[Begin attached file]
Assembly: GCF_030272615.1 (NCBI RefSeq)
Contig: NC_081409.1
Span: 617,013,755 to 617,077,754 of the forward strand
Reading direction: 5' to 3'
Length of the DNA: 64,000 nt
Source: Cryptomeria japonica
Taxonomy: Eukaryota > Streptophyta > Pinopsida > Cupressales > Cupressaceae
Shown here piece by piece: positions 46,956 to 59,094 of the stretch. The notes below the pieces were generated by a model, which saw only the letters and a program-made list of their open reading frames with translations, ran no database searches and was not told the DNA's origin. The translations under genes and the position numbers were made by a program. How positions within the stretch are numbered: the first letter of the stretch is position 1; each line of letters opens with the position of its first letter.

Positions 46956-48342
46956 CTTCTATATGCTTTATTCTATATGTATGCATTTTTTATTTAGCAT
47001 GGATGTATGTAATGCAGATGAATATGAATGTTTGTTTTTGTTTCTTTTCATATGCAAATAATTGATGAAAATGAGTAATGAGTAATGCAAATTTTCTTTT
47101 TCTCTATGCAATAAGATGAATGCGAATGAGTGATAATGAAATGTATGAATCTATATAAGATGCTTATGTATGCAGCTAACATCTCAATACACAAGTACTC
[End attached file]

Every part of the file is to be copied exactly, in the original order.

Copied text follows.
Assembly: GCF_030272615.1 (NCBI RefSeq)
Contig: NC_081409.1
Span: 617,013,755 to 617,077,754 of the forward strand
Reading direction: 5' to 3'
Length of the DNA: 64,000 nt
Source: Cryptomeria japonica
Taxonomy: Eukaryota > Streptophyta > Pinopsida > Cupressales > Cupressaceae
Shown here piece by piece: positions 46,956 to 59,094 of the stretch. The notes below the pieces were generated by a model, which saw only the letters and a program-made list of their open reading frames with translations, ran no database searches and was not told the DNA's origin. The translations under genes and the position numbers were made by a program. How positions within the stretch are numbered: the first letter of the stretch is position 1; each line of letters opens with the position of its first letter.

Positions 46956-48342
46956 CTTCTATATGCTTTATTCTATATGTATGCATTTTTTATTTAGCAT
47001 GGATGTATGTAATGCAGATGAATATGAATGTTTGTTTTTGTTTCTTTTCATATGCAAATAATTGATGAAAATGAGTAATGAGTAATGCAAATTTTCTTTT
47101 TCTCTATGCAATAAGATGAATGCGAATGAGTGATAATGAAATGTATGAATCTATATAAGATGCTTATGTATGCAGCTAACATCTCAATACACAAGTACTC